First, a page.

After doing our best to assess the statistics on the Martian weather and looking at our best guess where Opportunity will land, we've decided that we cannot with confidence tweak the landing site anywhere 'better' for science, so we're going to go with the current trajectory and not do trajectory correction maneuver 5 (TCM-B5). Part of the reason is also that it's always a little risky to do any maneuver, since you have to open the latch valves on the spacecraft propellant tank and burn the engines, and there's always a chance something will go wrong. Given the unpredictability in the Martian atmosphere, it just didn't seem worth it to us on the project to try it. We know we will come down in a great location, rich in hematite, and beyond that, it's kind of a roll of the dice.
January 20, 2004
What's the Weather on Mars'
The navigation solutions for Opportunity are now very consistent and look great, and it appears to be less than 10 km from the center of the target, given a number of changes in the atmospheric model and a change in the time the parachute will be deployed. But the science team made us an interesting challenge, which is to help them get to the most interesting site inside the landing ellipse. That would mean a very tiny correction to the trajectory, and so it's come down mostly to how well we can predict how the atmosphere will affect Opportunity on its way down to the surface. So in other words, the navigation has come down to how well we can predict the weather on Mars!
January 18, 2004
Where exactly did Trajectory Correction Maneuver-B4 send Opportunity'
Yesterday was Saturday, but the Navigation team was here working to solve out Trajectory Correction Maneuver-B4 to see where Opportunity is exactly going. With some assumptions about the maneuver, it looked yesterday to be about 13 km from the target point.
Today, though, after looking very carefully at our 1000 Orbit Determination solutions, we made a change to the way we are trying to solve for the maneuver, and it helps things considerably. That's one of the tricky but fun parts about Navigation - the fact that we have to model what's going on with the spacecraft, and the tracking data have to change almost every day in response to what we see happening.
We now feel we have a good idea where Opportunity is going, and so we'll brief the rest of the project and the scientists today so that they can help us decide if we need to tweak it again with Trajectory Correction Maneuver-B5.
January 16, 2004
Trajectory Correction Maneuver-B4 is over
Trajectory Correction Maneuver-B4 took place tonight, and our first analysis is that it was a good, but not perfect, maneuver by Opportunity. Looks like it overburned by about 3% or so, which pushed us about 13 km from the exact center of the target (not counting changes in the atmosphere). That should still be excellent though, since the atmospheric dispersions can move the actual landing location by up 10's of kms. Just like for Spirit, we need a couple of days for the tracking data to tell us where exactly it is going. We're hoping everything is close enough to the target that no Trajectory Corrction Maneuver-B5 is needed for fine tuning.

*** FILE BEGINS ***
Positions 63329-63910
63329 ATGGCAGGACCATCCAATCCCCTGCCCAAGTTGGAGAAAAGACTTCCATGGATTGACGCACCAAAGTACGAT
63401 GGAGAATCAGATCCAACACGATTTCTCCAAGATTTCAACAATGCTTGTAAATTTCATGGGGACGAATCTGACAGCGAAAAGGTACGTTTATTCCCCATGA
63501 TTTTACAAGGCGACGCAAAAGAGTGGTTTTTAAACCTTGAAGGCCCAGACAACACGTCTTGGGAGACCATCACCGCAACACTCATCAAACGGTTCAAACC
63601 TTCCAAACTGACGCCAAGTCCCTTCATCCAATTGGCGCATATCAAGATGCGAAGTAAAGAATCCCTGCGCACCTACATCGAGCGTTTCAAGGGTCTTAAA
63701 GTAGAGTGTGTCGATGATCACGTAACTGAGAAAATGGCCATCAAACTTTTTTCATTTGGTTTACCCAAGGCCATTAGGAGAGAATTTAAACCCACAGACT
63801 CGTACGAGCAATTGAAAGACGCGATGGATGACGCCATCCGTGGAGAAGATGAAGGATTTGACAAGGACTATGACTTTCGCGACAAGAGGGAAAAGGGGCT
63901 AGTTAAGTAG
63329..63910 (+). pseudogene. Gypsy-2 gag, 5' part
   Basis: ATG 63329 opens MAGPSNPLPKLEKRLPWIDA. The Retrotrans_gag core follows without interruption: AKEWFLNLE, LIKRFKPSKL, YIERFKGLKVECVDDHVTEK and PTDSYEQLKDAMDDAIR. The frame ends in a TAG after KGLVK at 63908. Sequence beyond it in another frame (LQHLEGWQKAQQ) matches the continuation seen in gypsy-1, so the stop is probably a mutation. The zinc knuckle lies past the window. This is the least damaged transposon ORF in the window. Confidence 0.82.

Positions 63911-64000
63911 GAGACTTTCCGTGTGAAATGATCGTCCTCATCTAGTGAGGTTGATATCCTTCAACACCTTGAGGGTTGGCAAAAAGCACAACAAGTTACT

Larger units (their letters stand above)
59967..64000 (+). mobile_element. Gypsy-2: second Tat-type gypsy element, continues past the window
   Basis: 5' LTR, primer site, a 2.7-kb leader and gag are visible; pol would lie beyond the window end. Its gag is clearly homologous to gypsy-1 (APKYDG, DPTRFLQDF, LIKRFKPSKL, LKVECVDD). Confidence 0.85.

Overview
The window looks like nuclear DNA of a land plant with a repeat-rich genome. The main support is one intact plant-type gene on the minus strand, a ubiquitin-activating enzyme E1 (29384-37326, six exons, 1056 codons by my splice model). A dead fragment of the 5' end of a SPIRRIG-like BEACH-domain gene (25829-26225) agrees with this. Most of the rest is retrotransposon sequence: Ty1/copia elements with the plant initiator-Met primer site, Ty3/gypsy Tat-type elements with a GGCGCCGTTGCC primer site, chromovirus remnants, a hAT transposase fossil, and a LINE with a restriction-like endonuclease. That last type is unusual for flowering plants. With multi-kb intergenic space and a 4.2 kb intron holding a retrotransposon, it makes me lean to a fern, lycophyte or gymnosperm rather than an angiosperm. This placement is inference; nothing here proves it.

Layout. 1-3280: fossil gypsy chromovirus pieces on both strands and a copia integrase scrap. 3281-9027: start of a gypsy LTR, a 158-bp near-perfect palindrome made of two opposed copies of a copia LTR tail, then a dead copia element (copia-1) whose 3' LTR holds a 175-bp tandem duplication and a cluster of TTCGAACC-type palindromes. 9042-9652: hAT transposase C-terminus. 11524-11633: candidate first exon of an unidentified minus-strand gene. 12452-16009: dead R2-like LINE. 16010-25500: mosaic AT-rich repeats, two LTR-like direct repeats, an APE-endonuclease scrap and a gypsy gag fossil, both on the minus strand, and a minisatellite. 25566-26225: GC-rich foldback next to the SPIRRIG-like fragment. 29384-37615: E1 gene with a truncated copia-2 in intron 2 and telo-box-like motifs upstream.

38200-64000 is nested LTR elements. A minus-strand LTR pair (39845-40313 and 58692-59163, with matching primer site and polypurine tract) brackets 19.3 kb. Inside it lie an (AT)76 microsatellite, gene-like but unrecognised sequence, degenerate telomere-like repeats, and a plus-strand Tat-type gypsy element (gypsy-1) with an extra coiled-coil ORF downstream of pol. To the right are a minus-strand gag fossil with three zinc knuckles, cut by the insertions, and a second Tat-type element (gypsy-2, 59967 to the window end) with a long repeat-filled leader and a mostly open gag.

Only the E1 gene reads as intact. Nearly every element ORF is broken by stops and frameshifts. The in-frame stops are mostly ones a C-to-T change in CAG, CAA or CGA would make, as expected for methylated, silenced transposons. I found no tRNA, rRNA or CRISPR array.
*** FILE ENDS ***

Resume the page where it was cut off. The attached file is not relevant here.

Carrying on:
January 15, 2004
Last Update for Trajectory Correction Maneuver-B4
We had the final meetings between the Navigation Team and the Spacecraft Team to set up tomorrow's Trajectory Correction Maneuver-B4, with the latest atmosphere models and Orbit Determination. It's always a little nerve-wracking, but we feel fairly certain that we've made the right decisions and everything looks go to move us over to the target in Meridiani.
January 12, 2004
Putting Opportunity on Target
On Opportunity, we've been carefully analyzing the Orbit Determination solutions to prepare for the normal TCM-B4 (the fourth trajectory correction for Opportunity) on Friday. Since we didn't do TCM-B3 several months ago in order to allow the Mars Exploration Rover project teams to concentrate on Spirit operations, this maneuver is about 4 times larger than TCM-A4 (the fourth trajectory correction maneuver for Spirit). That matters because the bigger a maneuver is, the bigger the errors the spacecraft makes while trying to execute it. But it's still a pretty small maneuver, and so we don't expect the errors to be too big. Probably the biggest uncertainty in landing position is what the atmosphere will do, and the scientists are still trying hard to get their best estimate for landing day. We've seen changes in atmosphere models move the landing position by up to 20 kilometers (about 12.5 miles) in the worst case.
January 10, 2004
Homing in on Spirit